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      Renin-Angiotensin System Gene Polymorphisms and Atrial Fibrillation: A Regression Approach for the Detection of Gene-Gene Interactions in a Large Hospitalized Population

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          Objectives: To test the association between renin-angiotensin system gene variants and atrial fibrillation (AF) using a regression approach. Methods: A total of 1,236 consecutive patients (227 with AF and 1,009 with normal sinus rhythm as controls) were recruited. Angiotensin-converting enzyme (ACE) gene I/D polymorphism; T174M, M235T, G–6A, A–20C, G–152A and G–217A polymorphisms of the angiotensinogen (AGT) gene, and A1166C polymorphism of the angiotensin II type I receptor (AT1R) gene were genotyped. We used a regression approach based on a generalized linear model to evaluate haplotype effects and to detect gene-gene interactions by incorporating interaction terms in the model. Results: In single-locus analyses, no locus was associated with AF. After adjustment for AF risk factors, we found significant differences in the global AGT gene haplotype profile (the global score statistic = 30.364, p = 0.001) and individual haplotype frequencies between AF patients and controls. Furthermore, significant 2-way gene-gene interactions between ACE I/D polymorphism and AGT gene haplotypes and between AT1R A1166C polymorphism and AGT gene haplotypes, and 3-way interaction between ACE I/D, AT1R A1166C and AGT gene haplotypes were detected. Conclusions: These results are compatible with the concept of multilocus and multigene effects in determining the risk of complex diseases such as AF, which would be missed with conventional single-locus approaches.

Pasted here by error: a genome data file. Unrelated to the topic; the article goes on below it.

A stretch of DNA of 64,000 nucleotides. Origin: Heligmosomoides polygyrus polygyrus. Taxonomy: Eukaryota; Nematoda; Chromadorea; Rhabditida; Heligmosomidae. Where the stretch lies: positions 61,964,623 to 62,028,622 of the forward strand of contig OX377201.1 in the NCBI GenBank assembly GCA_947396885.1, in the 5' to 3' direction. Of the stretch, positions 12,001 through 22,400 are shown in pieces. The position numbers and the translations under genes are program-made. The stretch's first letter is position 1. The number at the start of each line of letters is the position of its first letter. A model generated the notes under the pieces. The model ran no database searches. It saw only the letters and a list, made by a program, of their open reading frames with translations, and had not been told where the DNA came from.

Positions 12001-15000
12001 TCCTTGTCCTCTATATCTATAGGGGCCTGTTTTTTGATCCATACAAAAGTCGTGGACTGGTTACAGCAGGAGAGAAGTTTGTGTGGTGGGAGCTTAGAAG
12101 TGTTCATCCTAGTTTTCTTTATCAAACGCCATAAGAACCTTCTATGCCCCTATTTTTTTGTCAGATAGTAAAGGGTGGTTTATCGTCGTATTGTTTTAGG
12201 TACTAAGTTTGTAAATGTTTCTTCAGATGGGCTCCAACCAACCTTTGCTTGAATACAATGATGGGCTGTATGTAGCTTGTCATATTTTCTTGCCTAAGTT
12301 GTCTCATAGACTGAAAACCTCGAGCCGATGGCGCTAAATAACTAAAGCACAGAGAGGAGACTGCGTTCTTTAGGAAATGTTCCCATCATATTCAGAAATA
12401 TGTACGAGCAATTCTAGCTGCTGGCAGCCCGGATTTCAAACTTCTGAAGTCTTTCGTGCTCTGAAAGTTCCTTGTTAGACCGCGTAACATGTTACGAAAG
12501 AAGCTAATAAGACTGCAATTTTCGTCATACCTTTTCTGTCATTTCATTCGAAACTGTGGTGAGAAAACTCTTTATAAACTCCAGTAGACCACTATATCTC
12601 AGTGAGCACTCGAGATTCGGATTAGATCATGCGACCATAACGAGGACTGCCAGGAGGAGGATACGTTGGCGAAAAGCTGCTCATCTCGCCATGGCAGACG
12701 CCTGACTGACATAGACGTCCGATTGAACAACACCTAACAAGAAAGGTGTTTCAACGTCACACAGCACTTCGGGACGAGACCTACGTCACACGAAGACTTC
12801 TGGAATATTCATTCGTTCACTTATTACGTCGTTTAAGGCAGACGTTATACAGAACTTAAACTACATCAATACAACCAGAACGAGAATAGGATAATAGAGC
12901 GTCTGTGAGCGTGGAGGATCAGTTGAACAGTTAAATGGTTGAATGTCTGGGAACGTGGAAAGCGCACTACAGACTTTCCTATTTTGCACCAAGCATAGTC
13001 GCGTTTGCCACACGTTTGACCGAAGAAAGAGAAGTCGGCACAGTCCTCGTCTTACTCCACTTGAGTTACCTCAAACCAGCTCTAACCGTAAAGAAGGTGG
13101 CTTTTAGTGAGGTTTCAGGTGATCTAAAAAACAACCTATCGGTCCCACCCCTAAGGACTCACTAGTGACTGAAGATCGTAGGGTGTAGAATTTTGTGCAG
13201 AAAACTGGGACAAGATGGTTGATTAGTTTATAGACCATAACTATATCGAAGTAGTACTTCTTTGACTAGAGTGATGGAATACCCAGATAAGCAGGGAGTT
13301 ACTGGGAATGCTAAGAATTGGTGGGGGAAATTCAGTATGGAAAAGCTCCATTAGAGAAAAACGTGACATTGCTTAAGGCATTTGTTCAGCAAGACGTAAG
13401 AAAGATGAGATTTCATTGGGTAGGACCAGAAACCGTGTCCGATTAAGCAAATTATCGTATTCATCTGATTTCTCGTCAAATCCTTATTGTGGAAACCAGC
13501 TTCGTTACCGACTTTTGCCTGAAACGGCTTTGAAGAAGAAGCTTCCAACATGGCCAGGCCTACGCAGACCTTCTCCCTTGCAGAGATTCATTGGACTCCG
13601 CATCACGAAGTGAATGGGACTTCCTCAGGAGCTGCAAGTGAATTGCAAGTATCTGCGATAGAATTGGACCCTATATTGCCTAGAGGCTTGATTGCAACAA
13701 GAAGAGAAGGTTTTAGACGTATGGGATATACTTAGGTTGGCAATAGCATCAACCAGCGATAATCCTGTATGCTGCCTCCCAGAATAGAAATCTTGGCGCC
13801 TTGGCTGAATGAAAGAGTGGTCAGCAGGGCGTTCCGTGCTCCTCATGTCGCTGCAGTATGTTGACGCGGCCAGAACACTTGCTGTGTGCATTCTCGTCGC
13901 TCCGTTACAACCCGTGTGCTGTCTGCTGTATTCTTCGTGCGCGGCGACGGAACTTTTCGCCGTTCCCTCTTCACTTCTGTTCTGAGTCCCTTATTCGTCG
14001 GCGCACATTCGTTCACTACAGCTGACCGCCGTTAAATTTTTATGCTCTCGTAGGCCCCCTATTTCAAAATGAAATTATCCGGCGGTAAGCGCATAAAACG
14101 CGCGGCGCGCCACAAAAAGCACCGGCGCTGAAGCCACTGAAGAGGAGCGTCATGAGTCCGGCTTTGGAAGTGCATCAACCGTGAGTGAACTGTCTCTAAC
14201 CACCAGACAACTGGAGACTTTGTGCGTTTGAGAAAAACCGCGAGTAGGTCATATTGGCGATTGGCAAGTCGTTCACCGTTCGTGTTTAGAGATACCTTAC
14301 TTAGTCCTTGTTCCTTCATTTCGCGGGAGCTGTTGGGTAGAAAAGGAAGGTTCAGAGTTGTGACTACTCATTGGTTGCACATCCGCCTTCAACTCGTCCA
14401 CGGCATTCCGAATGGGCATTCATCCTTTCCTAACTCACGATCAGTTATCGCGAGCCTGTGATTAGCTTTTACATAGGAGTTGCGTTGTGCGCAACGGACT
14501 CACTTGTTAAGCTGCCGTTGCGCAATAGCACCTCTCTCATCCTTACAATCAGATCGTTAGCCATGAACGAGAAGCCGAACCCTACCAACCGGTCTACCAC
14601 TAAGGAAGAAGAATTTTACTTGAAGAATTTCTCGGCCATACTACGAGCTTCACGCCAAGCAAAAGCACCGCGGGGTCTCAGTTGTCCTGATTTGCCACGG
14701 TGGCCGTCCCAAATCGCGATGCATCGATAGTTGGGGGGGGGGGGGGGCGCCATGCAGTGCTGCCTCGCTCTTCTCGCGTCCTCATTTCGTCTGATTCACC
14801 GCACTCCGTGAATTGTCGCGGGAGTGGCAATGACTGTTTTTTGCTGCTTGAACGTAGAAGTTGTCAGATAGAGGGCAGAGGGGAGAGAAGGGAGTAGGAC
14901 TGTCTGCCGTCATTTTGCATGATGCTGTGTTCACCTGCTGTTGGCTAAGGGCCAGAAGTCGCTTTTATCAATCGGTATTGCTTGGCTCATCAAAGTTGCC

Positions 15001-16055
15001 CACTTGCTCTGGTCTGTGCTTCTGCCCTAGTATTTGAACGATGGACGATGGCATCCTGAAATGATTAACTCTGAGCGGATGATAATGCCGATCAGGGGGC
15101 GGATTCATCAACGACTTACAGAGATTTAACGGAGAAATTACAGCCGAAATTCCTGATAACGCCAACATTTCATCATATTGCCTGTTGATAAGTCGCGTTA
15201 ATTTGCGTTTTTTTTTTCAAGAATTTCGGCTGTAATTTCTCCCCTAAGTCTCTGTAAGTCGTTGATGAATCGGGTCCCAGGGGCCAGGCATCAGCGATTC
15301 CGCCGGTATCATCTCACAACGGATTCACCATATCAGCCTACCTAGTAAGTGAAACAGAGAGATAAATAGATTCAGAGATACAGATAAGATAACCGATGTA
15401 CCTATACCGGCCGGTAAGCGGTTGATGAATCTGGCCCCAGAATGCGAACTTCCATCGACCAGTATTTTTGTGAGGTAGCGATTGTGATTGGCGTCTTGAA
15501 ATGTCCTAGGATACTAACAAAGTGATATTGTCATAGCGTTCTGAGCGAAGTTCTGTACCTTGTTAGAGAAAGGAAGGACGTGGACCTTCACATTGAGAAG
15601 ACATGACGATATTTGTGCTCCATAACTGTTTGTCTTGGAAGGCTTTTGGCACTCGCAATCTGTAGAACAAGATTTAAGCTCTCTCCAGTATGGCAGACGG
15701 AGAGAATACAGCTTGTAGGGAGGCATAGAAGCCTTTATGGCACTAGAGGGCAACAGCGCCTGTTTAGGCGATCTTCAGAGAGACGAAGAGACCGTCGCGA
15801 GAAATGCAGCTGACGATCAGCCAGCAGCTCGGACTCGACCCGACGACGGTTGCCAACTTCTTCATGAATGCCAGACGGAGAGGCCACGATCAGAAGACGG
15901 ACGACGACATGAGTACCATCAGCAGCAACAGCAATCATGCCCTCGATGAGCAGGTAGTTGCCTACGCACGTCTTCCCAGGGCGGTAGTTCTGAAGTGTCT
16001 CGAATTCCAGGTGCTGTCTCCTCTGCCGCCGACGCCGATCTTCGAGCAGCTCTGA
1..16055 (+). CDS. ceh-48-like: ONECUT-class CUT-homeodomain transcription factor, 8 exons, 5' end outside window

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          Most cited references 16

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          Score tests for association between traits and haplotypes when linkage phase is ambiguous.